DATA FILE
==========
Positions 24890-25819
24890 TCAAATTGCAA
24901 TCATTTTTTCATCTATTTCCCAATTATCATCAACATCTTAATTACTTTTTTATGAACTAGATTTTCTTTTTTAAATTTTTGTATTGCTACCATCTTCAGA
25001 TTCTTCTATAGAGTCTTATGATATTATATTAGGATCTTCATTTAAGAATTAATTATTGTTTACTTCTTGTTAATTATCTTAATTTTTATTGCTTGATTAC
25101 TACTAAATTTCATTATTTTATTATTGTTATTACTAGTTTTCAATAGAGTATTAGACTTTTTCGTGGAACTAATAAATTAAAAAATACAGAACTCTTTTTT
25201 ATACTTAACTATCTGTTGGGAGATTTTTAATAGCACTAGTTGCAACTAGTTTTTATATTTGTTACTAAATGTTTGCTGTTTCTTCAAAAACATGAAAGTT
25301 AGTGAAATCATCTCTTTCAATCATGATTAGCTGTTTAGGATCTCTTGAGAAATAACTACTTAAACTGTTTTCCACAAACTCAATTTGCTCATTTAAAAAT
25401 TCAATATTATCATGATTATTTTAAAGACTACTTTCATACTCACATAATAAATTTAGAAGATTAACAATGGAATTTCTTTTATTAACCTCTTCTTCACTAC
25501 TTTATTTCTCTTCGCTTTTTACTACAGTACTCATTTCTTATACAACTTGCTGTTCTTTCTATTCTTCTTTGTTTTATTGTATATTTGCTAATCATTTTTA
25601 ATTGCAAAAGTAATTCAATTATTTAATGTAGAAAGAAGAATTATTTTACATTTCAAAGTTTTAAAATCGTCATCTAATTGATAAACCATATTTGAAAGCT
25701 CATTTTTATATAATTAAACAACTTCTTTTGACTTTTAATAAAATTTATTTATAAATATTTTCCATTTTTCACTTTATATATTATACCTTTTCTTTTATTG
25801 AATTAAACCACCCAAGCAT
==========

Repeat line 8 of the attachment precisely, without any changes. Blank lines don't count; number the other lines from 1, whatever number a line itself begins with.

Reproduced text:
25401 TCAATATTATCATGATTATTTTAAAGACTACTTTCATACTCACATAATAAATTTAGAAGATTAACAATGGAATTTCTTTTATTAACCTCTTCTTCACTAC